Outlasting me
Because it comes with a diamond.

I cannot quite explain this
Sparkling from deep within
My troubled dreaming,

Like something original
From the furnace of creation
From that timeless time

Way before there was us.
I give you this archetypal crystal
That never corrupts or changes

Whose purpose is simple and pristine –
To guarantee eternal chances
Through ages of light and dark.

With this poem I share this diamond
Wrapped in a husk of words.
This poem will outlast me

Because there is no life in it.
Only a rough diamond but therein
I tell you, light has found a home.


Here are the properties of the diamond in the poem:

It is original (dating back to the creation). It is way older than us, the human race.

It is archetypal and timeless– it does not corrupt or change.

It has a purpose, to guarantee eternal chances through the ages.

Light is at home in it. (As one might expect, it sparkles.)


In saying this poem “has no life in it”, “only” a rough diamond, I am implying that it is the life in poems that limits there lifespan or shelf-life. Is a poem that lasts forever because of it’s subject, a better poem than a poem that is full of corruptible life? I’m just posing the question, but, just for the heck of it, I will name William Blake as the poet whose poems tend to be purely archetypal and have something mineral or crystalline and not much organic or living about them, as if they were mined and cut and polished, but light has found a home in them. For my poet whose subject is living, organic and therefore corruptible, I choose Robert Frost. All his poems, for me, take place on our near an old farmstead. There is nothing adamantine in them. Everything is perishable.

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1 Washing and Drowning

We are drowning 
In a sea of things
And ideas.


And yet we are obsessive about washing.

The man who never washed during his lifetime 
Of 94 years
Died recently.
Under pressure he washed
And died shortly after.

2 Water

We drink water and wash with it,
Wash our cars with it
And boat on it.
We use it to make coffee
And to flush our waste 
Out of sight and mind.

3 Whales

Did you know that 
At extreme depths of the ocean
The water doesn’t move
And whales have learned to use it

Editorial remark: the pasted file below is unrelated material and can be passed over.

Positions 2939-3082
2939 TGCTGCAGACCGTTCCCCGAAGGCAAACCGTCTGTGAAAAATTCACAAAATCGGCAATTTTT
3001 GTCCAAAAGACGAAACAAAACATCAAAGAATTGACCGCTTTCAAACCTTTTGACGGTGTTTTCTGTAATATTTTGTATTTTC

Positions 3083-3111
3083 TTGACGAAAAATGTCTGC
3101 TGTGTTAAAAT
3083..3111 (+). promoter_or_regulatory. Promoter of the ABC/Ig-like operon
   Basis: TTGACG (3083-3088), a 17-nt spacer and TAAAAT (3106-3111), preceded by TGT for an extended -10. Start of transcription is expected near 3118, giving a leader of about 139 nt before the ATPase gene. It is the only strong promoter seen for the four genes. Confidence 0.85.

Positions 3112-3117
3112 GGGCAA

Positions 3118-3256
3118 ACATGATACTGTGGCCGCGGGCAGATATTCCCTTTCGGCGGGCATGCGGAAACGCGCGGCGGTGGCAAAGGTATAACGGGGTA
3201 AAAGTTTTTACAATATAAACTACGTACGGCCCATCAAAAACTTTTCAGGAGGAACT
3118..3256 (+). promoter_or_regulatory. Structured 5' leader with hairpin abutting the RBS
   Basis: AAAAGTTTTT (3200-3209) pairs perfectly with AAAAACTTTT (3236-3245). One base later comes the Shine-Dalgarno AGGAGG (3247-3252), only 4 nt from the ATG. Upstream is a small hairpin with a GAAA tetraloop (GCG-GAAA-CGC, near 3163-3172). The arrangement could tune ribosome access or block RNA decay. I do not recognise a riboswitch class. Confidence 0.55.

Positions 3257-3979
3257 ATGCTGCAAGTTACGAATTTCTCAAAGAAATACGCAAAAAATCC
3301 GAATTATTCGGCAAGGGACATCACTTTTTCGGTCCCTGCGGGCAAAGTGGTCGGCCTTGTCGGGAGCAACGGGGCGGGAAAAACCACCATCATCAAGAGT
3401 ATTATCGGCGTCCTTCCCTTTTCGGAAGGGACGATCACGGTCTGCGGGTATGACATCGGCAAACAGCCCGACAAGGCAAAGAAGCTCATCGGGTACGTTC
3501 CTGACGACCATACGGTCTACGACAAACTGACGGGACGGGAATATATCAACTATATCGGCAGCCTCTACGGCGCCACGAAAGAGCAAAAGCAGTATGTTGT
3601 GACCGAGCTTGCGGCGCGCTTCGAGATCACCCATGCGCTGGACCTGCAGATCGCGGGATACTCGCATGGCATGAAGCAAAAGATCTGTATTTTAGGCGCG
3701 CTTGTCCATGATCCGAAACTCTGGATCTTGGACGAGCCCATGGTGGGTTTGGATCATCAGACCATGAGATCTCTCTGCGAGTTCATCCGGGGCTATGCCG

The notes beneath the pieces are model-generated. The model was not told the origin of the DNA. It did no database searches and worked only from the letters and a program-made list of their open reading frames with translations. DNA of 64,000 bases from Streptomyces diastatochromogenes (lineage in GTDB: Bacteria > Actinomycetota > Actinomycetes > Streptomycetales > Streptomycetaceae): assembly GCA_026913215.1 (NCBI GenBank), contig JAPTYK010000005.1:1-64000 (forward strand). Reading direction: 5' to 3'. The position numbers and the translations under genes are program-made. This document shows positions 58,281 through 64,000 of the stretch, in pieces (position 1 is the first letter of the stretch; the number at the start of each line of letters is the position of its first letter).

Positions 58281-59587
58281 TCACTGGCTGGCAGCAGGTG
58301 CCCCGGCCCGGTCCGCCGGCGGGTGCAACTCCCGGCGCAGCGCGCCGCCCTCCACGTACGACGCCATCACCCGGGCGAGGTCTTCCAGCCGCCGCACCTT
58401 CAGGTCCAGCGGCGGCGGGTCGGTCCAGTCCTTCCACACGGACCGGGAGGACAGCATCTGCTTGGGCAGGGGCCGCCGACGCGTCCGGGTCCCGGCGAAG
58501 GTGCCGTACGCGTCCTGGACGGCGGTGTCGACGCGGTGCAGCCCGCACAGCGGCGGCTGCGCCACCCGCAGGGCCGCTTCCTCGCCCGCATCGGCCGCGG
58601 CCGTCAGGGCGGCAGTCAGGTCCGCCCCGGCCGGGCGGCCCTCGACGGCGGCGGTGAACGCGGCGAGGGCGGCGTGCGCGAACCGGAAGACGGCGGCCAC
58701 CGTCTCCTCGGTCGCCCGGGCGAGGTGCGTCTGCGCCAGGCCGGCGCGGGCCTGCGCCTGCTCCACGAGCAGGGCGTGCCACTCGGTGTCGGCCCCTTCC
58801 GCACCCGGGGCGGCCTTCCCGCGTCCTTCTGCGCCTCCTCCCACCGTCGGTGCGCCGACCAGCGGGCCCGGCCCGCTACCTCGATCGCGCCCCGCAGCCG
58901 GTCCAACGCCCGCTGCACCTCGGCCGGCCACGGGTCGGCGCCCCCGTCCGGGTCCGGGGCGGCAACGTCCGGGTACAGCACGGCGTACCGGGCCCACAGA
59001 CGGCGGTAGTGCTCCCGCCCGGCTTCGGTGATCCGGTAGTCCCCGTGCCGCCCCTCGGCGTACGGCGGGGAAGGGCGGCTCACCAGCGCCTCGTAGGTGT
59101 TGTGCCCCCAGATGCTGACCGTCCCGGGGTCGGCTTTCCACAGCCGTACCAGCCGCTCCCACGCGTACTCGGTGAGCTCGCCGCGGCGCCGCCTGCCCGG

As a medium for sounding 
For thousands of miles?

4 Dragonflies

Dragonflies and damselflies 
Belong to an order of insects called Odonata 
That spends its juvenile life
In the water and 
Its adult life in the air and on land.

Did you know that 
Survived the asteroid Chicxulub
Which generated a tsunami one mile high
That scoured the ocean bottom 
For thousands of miles? 

5 Dragonflies and whales

Have been around
For over 300,000,000 years.
One might argue that they are
The perfect creation.

But whales come even closer
To a perfect creation.

(Whales do not wash.

Dragonflies do not wash.)

6 Humans and washing

Where has washing gotten us,

Footnote: I give you Napoleon and Trump.

Maybe we should all stop washing.
I’m willing to try 
Just about anything 
At this point.


The inspiration for this poem is an article in BBC World: https://www.bbc.com/news/world-middle-east-63389045

A hermit dubbed by media as ‘the world’s dirtiest man’ has died at the age of 94, just months after having his first wash in decades.

I am saying we are washing while we are drowning, which is absurd but metaphorically accurate. We are obsessively washing off the “germs” and dirt of the world, while we are drowning in an ocean of things and ideas. The human race (or some evolutionary version of Homo sapiens) has only been around for about 1,000,000. Dragonflies, 300,000,000 years and whales about 30,000,000 years. Implied is that the human race is an imperfect and probably doomed (self-dooming) species while whales (who live in water) and dragonflies (who are born in water), are arguably perfect creations. If it wasn’t for us, dragonflies and whales could probably go on virtually indefinitely. The joke is that whales and dolphins don’t wash and they are perfect whereas humans, who are on a fast track to destroy themselves and planet Earth, wash, so maybe if humans stop washing they will begin to evolve differently which might be an improvement.